Sacrifice is here contrasted directly with Akhilleus’ special status. Apollo draws attention to the pious performance of sacrifice by Hektor, whom the gods ought to help, in contrast to Akhilleus, whom they choose to help (βούλεσθ’ ‘you all choose’). Apollo’s directive concerning Akhilleus’ savagery refers to the hero as ὀλοός ‘destructive, murderous’, a rare application of this powerful adjective to a person. [122] Hera’s response to Apollo clearly focuses Akhilleus’ status: he is the child of a goddess whom she herself has reared and therefore cannot be compared to Hektor (Iliad XXIV 58–60). Hera refers specifically to the marriage of Peleus and Thetis, which all the gods attended (Iliad XXIV 62–63). This image of gods and mortals celebrating together, similar to Iris’ feasting with the Aithiopes, again recalls Golden Age commensality. In both instances, Akhilleus’ liminality is emphasized by references to cheerful occasions in which the gap between gods and men does not yet exist. Sacrifice, such as that made by Hektor, is the post-Golden Age attempt by men to communicate with gods, a symbol of the lingering divide between mortals and immortals. In this sense, Akhilleus stands as a symbol of thematic opposition to sacrifice.
Zeus replies to Hera that Hektor and Akhilleus are not equals, but that Hektor is nonetheless a favorite mortal, repeating his earlier statement about his well-fed altar and the geras of the gods:
οὐ μὲν γὰρ τιμή γε μί’ ἔσσεται· ἀλλὰ καὶ Ἕκτωρ
φίλτατος ἔσκε θεοῖσι βροτῶν οἳ ἐν Ἰλίῳ εἰσίν·
ὣς γὰρ ἐμοί γ’, ἐπεὶ οὔ τι φίλων ἡμάρτανε δώρων.
οὐ γάρ μοί ποτε βωμὸς ἐδεύετο δαιτὸς ἐΐσης,
λοιβῆς τε κνίσης τε· τὸ γὰρ λάχομεν γέρας ἡμεῖς.
(Iliad XXIV 66–70)
These two can never attain the same degree of honor.
Still, the immortals loved prince Hektor dearly, best of all mortals born in Troy;
so I loved him, at least: he never stinted with gifts to please my heart.
Never once did my altar lack its share of victims,
libations and the sacrificial smoke. These are our gifts of honor.
Like Apollo, Zeus explicitly compares Hektor’s sacrifices to Akhilleus’ semi-divine status: Hektor’s act of giving the immortals their proper geras cannot equate him with the son of Thetis. This striking description of the meaning of sacrifice for Zeus recalls the quarrel between Akhilleus and Agamemnon over geras. Fittingly, the context in which the word is most often used is Thetis’ description of Briseis as Akhilleus’ geras (Iliad I 507). [123] Zeus then concedes to Akhilleus the singular honor of being informed of the will of the gods—that Hektor should be returned to Priam. This is the kind of direct communication that the other heroes so clearly lack and that they attempt to establish through sacrifice.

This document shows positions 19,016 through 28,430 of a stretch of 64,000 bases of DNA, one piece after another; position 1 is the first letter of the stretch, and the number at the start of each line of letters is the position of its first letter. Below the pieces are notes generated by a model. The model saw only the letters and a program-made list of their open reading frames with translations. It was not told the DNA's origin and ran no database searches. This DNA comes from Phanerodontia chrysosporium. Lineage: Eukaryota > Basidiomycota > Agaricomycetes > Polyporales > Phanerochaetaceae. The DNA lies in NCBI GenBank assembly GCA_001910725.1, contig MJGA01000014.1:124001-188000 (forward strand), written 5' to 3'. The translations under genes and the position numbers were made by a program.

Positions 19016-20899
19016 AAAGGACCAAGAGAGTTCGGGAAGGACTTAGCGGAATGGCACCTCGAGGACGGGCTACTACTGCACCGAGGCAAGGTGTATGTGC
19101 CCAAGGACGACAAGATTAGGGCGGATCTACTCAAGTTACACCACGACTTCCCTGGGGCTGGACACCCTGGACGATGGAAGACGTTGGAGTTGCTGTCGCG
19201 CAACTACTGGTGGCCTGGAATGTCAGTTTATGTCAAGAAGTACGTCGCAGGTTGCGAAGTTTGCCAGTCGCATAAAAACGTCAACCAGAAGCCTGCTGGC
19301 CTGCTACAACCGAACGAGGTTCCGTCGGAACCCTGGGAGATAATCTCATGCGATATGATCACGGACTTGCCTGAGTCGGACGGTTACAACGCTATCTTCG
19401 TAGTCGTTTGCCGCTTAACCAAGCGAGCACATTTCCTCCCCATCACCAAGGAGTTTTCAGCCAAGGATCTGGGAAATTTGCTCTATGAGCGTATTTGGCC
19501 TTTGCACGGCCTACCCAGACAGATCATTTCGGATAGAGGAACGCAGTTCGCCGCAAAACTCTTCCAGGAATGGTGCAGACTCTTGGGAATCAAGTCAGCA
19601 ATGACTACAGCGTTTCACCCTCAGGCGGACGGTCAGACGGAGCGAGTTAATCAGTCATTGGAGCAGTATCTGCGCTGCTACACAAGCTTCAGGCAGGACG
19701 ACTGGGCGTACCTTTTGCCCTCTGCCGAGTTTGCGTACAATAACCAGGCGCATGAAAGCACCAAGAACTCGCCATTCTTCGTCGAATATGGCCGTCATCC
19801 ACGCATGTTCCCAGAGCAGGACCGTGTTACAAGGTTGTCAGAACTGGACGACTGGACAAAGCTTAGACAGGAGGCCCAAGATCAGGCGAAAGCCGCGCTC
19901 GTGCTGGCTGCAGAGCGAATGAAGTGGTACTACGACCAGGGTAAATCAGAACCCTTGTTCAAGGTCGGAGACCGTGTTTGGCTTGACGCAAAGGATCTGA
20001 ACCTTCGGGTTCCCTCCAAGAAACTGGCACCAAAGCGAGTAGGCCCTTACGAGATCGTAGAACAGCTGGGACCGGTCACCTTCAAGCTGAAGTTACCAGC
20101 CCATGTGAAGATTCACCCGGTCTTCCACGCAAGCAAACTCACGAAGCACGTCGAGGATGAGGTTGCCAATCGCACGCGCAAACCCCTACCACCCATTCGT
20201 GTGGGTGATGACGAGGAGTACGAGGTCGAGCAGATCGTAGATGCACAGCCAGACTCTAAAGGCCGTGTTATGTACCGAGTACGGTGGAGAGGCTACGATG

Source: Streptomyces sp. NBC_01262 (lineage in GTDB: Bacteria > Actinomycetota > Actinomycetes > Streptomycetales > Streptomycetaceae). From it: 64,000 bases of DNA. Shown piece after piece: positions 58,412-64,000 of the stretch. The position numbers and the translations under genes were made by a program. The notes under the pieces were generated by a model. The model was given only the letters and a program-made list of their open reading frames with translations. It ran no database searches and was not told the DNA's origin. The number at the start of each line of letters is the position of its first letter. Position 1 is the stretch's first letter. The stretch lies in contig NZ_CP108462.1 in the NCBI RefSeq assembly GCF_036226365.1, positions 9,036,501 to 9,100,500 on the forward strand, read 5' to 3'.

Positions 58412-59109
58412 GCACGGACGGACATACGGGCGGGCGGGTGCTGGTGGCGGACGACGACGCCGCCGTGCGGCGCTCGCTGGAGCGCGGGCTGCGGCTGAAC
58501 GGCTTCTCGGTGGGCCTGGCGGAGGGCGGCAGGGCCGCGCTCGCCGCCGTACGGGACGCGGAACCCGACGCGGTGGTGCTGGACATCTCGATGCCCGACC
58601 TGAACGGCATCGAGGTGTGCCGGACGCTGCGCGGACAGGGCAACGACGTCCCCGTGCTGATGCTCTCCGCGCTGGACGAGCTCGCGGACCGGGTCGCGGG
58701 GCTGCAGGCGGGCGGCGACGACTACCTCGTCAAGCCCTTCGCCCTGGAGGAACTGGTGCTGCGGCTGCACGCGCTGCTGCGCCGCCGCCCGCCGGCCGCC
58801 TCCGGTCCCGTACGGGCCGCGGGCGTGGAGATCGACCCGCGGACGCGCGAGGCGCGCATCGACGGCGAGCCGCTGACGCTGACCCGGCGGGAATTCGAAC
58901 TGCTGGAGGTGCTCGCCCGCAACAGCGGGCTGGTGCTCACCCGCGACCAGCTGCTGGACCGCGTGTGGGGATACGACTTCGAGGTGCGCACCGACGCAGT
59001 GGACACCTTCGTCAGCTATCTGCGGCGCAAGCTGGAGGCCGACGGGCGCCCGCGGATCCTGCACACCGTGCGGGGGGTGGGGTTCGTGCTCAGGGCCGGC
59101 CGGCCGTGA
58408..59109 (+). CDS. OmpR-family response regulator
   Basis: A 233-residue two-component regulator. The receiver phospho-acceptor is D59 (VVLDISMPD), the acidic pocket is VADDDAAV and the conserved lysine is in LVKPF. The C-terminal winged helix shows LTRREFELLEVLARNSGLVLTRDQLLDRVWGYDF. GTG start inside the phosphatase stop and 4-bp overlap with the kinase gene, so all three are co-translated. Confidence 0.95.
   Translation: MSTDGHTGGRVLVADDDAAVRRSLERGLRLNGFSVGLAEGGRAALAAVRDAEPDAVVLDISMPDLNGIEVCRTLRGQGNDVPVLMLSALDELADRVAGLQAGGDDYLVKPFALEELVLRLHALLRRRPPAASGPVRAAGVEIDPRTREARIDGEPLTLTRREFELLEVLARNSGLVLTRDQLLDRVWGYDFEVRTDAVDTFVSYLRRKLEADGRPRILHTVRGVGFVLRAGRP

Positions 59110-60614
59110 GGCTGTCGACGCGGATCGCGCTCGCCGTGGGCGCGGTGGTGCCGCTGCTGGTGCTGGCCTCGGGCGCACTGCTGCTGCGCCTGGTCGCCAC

One of the greatest achievements of the poem lies in the fact that Akhil-leus’ semi-divine status is constantly contrasted with his impending death. [124] As we have seen, from the perspective of the gods, Akhilleus is presented in opposition to mortal sacrificers. Significantly, Akhilleus himself, assuming a divine ability to deny sacrifice, rejects the power of sacrifice on two occasions, both signposts of his own impending doom: the rejection of Trojan sacrifices over the corpse of Lukaon and his revocation of Peleus’ vow at the funeral of Patroklos. Akhilleus kills Lukaon despite the youth’s lengthy supplication, the longest in the epic before that of Priam, and his subsequent treatment of the corpse, which is flung into the river to be food for the fish, is described in terms that closely recall oath sacrifice, [125] another way in which Akhilleus perverts normative sacrificial ritual. The entire exchange between the two heroes locates Akhilleus outside the norms of human behavior, and the conventions of battlefield speech are manipulated to stress this detachment. For example, Akhilleus’ response is uniquely framed in terms of its reception by Lukaon, the only time the verb προσηύδα ‘address, speak to’ appears in a speech introduction rather than conclusion (Iliad XXI 97–98). [126] Akhilleus focuses specifically on the futility of sacrifice to save the Trojans, just as the gods later conclude concerning Hektor’s fate:
οὐδ’ ὑμῖν ποταμός περ ἐΰρροος ἀργυροδίνης
ἀρκέσει, ᾧ δὴ δηθὰ πολέας ἱερεύετε ταύρους,
ζωοὺς δ’ ἐν δίνῃσι καθίετε μώνυχας ἵππους.
(Iliad XXI 130–132)
Not even your silver-whirling, mighty-tiding river
can save you —not for all the bulls you’ve sacrificed to it for years,
the living, single-footed stallions you cast into its eddies.